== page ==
Last week we had Simon Zonenblick’s ‘Slitheroe Bridge’, which plays games with a false etymology. Before I forget, I should say that place names are no sure and certain guide. Slitheroe has nothing to do with slithering. My part of Batley was Carlinghow, and I still don’t know how that breaks down. ‘How’..well that’s a hill. ‘Carr’…a marshy woodland. ‘Ing’…people. That would give me, the place of the people of the marshy woodland by the hill. It would make sense, too. The topography would be right. But Wikipedia says it’s derived from ‘Carlin’ which could be a witch or a hag, or a commoner. Wikipedia goes for colourful: The witch’s hill’. I don’t believe it. I want to go for the description that would tell me I was in the right place. Go to Carlinghow, and then head up the hill and up another hill to Morley (the marshy settlement). Still, I should stick to the plan; Calderdale, that’s the plan.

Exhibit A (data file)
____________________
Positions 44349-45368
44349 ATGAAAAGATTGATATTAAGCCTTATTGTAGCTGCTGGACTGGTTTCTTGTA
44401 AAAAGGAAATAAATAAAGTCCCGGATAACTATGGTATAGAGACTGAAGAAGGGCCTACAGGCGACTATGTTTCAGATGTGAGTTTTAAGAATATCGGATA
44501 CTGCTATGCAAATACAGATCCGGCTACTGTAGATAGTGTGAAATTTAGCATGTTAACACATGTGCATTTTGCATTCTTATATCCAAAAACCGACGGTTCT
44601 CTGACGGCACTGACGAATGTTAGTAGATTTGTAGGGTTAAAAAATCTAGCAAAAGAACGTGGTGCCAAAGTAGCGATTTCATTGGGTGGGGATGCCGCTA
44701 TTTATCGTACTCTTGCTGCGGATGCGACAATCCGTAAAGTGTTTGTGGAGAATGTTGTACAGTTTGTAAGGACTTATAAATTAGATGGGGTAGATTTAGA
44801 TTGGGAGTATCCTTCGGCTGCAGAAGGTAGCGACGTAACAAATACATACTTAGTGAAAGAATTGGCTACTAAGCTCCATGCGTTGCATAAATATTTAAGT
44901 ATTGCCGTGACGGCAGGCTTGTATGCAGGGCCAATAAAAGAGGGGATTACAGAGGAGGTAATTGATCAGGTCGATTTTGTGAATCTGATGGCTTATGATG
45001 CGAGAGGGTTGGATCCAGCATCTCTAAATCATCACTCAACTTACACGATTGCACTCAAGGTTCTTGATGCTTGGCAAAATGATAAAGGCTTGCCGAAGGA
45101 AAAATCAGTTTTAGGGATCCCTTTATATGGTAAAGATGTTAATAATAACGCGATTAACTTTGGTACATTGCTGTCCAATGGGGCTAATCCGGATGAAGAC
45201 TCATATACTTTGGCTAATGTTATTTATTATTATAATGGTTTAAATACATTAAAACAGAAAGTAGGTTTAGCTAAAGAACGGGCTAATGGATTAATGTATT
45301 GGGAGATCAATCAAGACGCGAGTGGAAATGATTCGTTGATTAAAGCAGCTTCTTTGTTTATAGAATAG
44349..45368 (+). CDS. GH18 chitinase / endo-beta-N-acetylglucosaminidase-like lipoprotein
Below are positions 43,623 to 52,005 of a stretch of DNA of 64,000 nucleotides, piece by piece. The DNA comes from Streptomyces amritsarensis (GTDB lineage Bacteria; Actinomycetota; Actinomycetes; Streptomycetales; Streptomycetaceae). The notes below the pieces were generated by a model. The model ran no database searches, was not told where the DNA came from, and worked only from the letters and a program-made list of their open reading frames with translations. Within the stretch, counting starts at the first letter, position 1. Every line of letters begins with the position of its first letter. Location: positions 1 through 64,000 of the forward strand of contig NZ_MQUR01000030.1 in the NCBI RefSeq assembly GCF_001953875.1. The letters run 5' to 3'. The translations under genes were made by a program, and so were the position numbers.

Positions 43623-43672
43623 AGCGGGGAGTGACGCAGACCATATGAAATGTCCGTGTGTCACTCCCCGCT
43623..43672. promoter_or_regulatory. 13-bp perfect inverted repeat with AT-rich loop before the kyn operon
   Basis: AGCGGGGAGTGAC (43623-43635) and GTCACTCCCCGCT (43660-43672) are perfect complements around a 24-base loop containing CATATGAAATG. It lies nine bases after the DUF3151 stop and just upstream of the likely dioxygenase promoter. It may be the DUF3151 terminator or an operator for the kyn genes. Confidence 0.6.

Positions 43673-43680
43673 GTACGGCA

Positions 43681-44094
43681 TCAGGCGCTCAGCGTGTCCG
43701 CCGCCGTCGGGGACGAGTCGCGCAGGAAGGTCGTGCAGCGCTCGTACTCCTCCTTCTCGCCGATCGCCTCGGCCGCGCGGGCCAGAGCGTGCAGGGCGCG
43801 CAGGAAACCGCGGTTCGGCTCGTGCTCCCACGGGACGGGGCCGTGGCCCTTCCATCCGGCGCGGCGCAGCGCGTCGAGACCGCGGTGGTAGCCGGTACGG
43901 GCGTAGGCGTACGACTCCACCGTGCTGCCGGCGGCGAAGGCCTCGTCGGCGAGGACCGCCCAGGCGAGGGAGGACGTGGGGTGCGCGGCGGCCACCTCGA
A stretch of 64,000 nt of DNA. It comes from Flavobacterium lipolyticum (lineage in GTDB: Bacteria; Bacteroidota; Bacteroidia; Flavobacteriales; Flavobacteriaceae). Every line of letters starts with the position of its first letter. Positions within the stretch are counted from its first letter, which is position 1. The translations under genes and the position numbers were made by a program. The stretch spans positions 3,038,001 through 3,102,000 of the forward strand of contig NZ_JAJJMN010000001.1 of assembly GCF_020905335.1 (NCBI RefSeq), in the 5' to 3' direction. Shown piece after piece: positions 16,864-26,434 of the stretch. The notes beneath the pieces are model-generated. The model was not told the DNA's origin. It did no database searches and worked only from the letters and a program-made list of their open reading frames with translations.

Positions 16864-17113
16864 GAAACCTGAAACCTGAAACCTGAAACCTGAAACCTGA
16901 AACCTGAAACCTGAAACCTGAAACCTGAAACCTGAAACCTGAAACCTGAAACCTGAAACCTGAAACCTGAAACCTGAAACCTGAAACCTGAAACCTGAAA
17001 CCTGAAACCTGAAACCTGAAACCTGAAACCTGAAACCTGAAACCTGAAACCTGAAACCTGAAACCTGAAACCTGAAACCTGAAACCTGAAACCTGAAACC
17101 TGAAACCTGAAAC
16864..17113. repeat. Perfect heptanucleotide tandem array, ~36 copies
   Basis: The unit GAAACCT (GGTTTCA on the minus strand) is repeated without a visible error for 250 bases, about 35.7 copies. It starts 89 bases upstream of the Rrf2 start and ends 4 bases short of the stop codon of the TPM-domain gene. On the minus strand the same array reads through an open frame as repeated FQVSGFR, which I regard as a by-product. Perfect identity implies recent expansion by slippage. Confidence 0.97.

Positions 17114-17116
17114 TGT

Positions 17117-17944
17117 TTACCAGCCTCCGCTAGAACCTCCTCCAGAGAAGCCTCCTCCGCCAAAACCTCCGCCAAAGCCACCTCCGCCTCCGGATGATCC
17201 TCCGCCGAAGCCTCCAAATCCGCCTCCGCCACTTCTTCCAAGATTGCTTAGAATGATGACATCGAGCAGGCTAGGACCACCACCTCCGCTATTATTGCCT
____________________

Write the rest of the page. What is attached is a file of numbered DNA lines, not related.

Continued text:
Calder. Could be a problem. It’s Norse, but folk argue about whether it means ‘swift water’ or ‘stony river’. But it doesn’t much matter, because it’s going to be a deepcut river in a fairly steep-sided valley. A lot of places in the valleys of the Calder, the Hebble and the Ryburn have reliable names. There’s a horrible irony about Mixenden. A mixen was a rubbish tip..and also a sewage tip. Up at the end of the ‘den’ or pastureland. Where the rubbish and worse was carted from the town of Halifax, and dumped. They built a council estate up there, in that pleasant valley. It ended up as the place of last resort for ‘problem families’. I hope none of them are into placename etymology. But on we go. A dene is a small valley, usually an open river valley. A clough is as it sounds. A steep-sided valley. ‘Clough’ is derived from the same root as ‘cleave’ and ‘cleft’. Dene and den are open. Clough is hard and tight. You see where the poetry starts to grow. Thwaite is meadowland. There are words that tell you what trees you would have expected to find. ‘Birk’ is birch. There’s a place called Ling Bob where I used to go to tell stories at the Primary School. It’s actually Hollin Bob..it just got elided over time. There would have been a significant stand of hollies there at one time. You can head off to Illingworth from there. ‘Worth’ is an enclosed piece of land. Go careful. They might not care for trespassers. Or sheep stealers.